It was a little too much Twilight and Catching Fire. A young girl, stronger than she thinks she is, can't believe the handsome boy(s) find her attractive, making bad choices which cause extra drama to those around her. (Let's not forget all those DRAMA conversations in her head)
All that said, I don't regret buying it and still enjoyed the plot and story-line. I was still trapped by the story and looked for breaks so I could listen some more. The next 2 seem to get the whole "teenage girl in trouble making bad choices" worse which just like Catching Fire I bought all 3 and listened anyway. Once I post this review I am planning on buying the next one. Yes I must be a glutton for punishment. :-D
The concept and story line were pretty good. I am much older than the typical audience for this series, so I had to try to enjoy it for what it was. It was very entertaining yet it had a considerable helping of "cheese." Yes, it was cheesy, but it was enjoyable.
The obvious comparison is Hunger Games, however this was like the dumed-down, cheap version.
Emma Galvin's performance was terrible. I think that my experience of the book would have been much better if I had read it, not listened. Her voice was practically monotone and her male voices were horrible. This made the audio book almost impossible to finish. Every time I listened my mind would wander off. She just couldn't keep me listening. I would have to go back and re-listen to her annoying narration just to figure out what was happening. I will NOT be going the audio book route for the rest of the series because of Emma Galvin's performance.
Started to enjoy listening to books after a far too long break from reading nothing but scientific books.
The way Emma Galvin performed the story and the way Veronica Roth put forth that story really made me enjoy it. Many thanks to both of them.
The Hunger Games, without a doubt there are many similarities in the books, but even so this is a great series that earns its audience.
I loved Emma Galvin's performance, especially for Beatrice. She made the book and the story come alive and I would much enjoy to listen to more of her narratives.
I actually started the book on a Friday and bought the second book in the series on Sunday, so not entirely in one sitting but almost.
First audible book I listen to and it really made me continue with all the books in both this series and others.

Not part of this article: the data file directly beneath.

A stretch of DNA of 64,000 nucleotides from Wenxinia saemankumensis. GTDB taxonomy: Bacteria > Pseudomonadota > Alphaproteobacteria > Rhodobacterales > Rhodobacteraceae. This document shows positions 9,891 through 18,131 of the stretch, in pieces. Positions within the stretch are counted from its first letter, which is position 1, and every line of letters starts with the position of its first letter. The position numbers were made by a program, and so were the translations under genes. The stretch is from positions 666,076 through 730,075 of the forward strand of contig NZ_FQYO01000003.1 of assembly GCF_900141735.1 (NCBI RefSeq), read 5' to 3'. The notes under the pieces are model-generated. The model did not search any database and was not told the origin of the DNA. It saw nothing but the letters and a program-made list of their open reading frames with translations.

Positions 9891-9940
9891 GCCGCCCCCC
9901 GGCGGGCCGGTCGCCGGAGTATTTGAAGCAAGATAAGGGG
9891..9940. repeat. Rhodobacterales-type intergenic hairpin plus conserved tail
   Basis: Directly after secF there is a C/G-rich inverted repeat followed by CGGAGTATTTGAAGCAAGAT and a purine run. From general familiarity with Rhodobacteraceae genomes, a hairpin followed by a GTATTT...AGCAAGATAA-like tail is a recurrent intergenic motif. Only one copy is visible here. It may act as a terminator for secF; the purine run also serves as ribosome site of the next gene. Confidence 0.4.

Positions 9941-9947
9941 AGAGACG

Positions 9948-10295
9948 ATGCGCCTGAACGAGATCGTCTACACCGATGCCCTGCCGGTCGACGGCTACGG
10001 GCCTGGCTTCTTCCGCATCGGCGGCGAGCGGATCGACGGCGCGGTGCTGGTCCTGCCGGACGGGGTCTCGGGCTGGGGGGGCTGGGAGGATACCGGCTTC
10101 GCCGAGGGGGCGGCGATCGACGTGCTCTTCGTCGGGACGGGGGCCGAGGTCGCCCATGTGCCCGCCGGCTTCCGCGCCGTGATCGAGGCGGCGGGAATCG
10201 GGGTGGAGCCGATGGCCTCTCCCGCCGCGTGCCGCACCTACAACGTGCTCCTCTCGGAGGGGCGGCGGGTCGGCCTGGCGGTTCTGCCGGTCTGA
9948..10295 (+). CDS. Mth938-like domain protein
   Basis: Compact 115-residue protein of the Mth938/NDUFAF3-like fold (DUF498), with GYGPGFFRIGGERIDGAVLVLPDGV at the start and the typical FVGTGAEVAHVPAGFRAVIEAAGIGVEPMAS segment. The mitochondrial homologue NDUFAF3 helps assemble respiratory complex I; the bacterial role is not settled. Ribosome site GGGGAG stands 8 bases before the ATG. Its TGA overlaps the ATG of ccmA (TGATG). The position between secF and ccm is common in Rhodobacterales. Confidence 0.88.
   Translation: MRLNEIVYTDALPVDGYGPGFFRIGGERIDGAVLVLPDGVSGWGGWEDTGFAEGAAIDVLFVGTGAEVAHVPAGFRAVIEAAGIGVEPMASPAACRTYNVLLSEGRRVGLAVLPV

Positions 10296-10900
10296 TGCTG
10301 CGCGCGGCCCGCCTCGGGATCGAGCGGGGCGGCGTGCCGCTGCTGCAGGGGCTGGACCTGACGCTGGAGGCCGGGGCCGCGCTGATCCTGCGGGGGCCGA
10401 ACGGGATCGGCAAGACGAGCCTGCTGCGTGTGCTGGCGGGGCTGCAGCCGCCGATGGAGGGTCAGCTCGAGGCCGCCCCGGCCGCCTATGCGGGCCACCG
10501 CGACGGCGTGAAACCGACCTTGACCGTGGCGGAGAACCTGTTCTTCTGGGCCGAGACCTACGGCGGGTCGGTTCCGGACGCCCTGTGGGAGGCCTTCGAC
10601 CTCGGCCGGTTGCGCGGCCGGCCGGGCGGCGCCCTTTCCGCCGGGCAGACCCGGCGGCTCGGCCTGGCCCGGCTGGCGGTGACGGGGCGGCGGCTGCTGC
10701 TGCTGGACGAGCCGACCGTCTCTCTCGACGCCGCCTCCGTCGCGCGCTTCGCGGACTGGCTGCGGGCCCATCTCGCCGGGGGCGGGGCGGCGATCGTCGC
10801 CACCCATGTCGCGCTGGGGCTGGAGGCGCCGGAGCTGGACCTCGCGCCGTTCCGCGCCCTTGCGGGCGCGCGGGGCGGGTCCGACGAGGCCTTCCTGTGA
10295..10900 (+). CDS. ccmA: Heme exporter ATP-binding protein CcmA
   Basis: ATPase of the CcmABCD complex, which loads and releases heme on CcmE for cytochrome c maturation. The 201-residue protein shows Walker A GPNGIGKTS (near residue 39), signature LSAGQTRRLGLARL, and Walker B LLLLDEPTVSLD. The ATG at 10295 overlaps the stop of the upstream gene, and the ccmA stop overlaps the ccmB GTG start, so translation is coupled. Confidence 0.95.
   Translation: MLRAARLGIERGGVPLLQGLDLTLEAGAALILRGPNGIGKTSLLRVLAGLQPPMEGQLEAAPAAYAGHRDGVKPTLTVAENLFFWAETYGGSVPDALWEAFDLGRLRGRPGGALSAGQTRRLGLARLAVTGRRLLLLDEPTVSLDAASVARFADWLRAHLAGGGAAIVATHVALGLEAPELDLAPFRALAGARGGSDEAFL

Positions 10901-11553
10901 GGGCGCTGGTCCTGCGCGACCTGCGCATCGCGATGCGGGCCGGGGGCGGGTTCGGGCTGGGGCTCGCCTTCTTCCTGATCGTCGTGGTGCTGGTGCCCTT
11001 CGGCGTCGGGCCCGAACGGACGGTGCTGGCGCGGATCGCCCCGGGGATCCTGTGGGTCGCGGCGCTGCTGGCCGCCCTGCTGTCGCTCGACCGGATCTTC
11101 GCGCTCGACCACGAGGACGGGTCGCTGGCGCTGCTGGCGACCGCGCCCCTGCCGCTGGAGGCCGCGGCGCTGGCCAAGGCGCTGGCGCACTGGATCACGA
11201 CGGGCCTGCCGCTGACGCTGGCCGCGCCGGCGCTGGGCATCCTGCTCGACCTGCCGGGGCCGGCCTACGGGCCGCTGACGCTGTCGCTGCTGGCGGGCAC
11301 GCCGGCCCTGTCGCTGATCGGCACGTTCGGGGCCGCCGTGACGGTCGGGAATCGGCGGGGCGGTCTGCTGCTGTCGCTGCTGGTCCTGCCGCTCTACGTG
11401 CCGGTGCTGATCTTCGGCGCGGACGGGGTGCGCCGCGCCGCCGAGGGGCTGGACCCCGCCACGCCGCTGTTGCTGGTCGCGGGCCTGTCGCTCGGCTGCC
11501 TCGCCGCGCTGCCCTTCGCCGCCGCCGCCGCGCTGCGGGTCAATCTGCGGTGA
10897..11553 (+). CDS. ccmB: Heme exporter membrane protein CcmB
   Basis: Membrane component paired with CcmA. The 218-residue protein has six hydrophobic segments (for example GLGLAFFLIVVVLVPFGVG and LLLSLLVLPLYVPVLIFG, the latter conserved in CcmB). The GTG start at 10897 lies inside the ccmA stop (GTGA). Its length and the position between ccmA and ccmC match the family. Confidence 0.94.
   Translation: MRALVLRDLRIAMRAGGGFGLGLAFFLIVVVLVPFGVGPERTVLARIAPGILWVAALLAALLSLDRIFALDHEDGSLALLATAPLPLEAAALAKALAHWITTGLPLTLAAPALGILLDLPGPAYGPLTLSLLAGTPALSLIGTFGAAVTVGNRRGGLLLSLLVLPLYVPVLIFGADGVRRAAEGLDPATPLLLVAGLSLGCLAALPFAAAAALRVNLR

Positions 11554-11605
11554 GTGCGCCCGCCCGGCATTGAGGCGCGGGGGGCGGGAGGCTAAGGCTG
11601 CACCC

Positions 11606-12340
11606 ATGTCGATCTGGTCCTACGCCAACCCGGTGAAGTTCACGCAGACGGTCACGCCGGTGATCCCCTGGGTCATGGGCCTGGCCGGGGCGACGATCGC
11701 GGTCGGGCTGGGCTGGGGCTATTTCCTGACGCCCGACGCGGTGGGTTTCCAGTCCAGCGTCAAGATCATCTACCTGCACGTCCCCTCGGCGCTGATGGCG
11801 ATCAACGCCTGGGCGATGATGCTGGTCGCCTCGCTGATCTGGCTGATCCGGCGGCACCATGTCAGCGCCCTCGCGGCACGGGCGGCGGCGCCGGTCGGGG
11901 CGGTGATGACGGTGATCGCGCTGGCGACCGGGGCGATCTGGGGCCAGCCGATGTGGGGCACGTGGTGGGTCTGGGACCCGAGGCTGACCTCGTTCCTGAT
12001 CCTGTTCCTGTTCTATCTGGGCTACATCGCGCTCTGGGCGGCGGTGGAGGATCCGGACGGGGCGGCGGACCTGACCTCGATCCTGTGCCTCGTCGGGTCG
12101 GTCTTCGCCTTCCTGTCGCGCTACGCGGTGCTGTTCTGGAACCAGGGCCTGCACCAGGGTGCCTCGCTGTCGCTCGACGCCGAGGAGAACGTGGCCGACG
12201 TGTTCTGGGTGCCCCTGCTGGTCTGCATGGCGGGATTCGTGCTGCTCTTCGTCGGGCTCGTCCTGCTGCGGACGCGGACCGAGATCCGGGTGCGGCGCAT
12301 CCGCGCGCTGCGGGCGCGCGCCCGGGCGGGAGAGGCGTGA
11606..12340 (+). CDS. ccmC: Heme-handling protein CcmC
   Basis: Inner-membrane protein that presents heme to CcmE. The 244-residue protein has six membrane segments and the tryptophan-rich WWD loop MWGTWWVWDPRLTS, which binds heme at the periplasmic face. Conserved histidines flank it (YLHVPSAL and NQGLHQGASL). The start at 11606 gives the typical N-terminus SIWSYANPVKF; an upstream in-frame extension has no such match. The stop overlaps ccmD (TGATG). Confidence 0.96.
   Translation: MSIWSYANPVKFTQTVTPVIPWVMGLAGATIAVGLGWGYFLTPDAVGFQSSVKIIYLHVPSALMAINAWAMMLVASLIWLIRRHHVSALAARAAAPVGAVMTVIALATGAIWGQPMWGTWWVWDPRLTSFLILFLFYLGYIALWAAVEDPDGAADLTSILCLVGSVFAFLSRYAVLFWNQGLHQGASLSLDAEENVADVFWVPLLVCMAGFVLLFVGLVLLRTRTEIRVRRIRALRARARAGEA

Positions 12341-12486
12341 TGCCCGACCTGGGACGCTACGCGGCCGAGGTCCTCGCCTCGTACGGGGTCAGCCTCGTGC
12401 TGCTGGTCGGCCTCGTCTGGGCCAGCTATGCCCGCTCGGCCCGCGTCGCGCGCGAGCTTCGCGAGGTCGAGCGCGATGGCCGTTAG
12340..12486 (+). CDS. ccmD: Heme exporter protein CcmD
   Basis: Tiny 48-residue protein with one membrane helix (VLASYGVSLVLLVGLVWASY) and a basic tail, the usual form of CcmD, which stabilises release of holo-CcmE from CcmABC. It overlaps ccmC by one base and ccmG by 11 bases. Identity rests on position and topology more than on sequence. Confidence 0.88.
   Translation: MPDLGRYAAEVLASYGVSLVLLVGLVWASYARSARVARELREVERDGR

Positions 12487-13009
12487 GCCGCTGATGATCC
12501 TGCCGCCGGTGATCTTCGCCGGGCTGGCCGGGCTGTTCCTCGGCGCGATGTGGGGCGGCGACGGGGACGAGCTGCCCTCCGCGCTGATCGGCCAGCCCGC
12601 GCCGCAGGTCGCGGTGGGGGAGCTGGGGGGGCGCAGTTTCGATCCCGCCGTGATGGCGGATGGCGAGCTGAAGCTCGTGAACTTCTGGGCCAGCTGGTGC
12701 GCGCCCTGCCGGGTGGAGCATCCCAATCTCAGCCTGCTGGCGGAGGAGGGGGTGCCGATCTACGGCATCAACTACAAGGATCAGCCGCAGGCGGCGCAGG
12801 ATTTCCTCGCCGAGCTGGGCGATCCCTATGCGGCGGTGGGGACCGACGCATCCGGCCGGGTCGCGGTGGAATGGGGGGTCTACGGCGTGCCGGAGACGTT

I am a person that tries and get through 1 book a week if possible. I am Dyslexic so this is really the only way I can get through a book. I have listened to more book in a year than I read my first 20 years of my life. I found the joy of audio books in the early 2000 and have been a audible customer since 2000 or 2001. I have over 490 books in 2 different accounts and listened to 90%.
Tris was my favorite but she should be everyone's favorite. Four was a close second.
I struggle with female readers for some reason, but Emma kept me stuck to the book the whole time. She did a great job.
Spoiler: Her mother giving up her life so she could live on. Very moving of how to be brave.
I felt I was taking a trip into the mind of a teenage girl. Premise and mystery of the story were awesome but it stayed too much in her mind instead of on the events at hand to keep me entertained.
This is a teen romance novel, wrapped in unsubstantiated science fiction. The story was terrible, the teen romance was creepy.
More adventure, less teen sexual tension. I don't want to read about how a teen girl feels when a boy's hand touches her belly!
The narrator did a good job and has the skill to perform both male and female voices.
The book is clean and didn't portray teens having sex. It is age-appropriate to a 12-15 year old girl.
This is a weak re-hash of the Twilight and Hunger series. All the same trite elements except the love triangle.
This was a great story somewhat like "The Hunger Games;" female protagonist, sci-fi dystopia. Although it is probably geared more toward my young adult daughters, it was something we all enjoyed. We need more books with courageous young heroines.
If you liked "The Hunger Games" trilogy, you might like this. However, I thought this was a little deeper in meaning and therefore more intriguing.